For plants that have been direct seeded into your garden, you may find that once the seedlings have begun to appear, you’ll need to thin them. This is especially true for root crops, as well as crops that have delicate root systems.
This part of the garden chores should be done as soon as the plants are large enough to pull out of the garden, and before they begin to show the effects of crowding in the garden.
When you’re deciding which plants to thin, you need to keep in mind not only keeping the most healthy plants, but also maintaining proper spacing. Failure to properly thin your garden will usually result in an inferior crop, or one that doesn’t produce to its potential.
Some gardeners are reluctant to thin their plants, and often put it off until it’s too late. Thinnings of carrots, onions and other similar vegetables are often delayed, as the gardener hopes to use the thinnings, as opposed to simply tossing them on the compost heap. Unfortunately this is usually a bad idea. Overcrowded plants take longer to reach maturity, and as they get bigger, the removal of one plant is more likely to seriously disturb its neighbors.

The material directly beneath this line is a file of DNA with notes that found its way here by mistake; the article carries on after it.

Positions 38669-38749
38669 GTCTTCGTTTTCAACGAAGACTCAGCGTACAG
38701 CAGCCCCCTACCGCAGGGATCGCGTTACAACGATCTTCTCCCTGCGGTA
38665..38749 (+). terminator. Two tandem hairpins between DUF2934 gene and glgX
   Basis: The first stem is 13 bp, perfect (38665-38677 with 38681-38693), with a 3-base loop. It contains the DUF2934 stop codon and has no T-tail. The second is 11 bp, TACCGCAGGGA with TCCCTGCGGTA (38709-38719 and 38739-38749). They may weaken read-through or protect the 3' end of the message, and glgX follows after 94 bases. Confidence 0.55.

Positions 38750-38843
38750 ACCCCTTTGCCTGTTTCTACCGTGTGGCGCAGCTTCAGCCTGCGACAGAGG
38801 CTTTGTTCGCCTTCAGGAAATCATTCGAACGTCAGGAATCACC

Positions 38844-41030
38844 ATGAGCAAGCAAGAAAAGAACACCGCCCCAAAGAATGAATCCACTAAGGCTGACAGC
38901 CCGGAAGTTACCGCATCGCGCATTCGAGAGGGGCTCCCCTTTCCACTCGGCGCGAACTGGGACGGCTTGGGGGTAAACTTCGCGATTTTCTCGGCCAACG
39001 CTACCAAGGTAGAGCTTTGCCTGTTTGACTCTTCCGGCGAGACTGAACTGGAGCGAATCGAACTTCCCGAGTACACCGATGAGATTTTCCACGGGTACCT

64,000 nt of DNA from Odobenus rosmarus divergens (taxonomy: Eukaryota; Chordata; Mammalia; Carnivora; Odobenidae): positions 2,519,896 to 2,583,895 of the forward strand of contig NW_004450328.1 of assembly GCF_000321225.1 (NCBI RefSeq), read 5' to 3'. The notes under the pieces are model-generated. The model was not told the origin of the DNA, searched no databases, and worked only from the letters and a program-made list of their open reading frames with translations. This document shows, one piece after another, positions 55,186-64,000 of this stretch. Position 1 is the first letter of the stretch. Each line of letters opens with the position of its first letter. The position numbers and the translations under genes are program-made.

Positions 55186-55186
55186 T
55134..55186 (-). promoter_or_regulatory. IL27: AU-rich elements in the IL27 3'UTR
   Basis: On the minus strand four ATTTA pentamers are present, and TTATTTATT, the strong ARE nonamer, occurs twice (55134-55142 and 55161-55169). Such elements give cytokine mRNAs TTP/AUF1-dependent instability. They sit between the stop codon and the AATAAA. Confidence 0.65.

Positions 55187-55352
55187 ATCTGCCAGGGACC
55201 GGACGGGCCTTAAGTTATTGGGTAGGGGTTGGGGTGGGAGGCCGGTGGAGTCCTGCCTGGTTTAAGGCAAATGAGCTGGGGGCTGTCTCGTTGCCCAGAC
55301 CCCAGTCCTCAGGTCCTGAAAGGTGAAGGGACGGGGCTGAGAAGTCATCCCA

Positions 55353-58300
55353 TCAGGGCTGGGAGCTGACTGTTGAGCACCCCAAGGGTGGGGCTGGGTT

A better solution is to thin in two stages. In the first, or preliminary, thinning, thin as early as possible, but leave the plants about twice as thick as you ultimately want them to grow. In second stage thinning, you can then pull out about every other plant as soon as they reach edible size.
This style of thinning is particularly suited to carrots, beets, lettuce and onions. Parsnips, salsify and other root crops should be thinned once, and to their full distance.
If you are afraid to pull plants to thin the crop, try using kitchen scissors or garden shears. Snip the tops of the plants to be sacrificed. The soil around the plants you want to keep will remain undisturbed, but by removing the leaf structure, you stop the growth of the unwanted plants.
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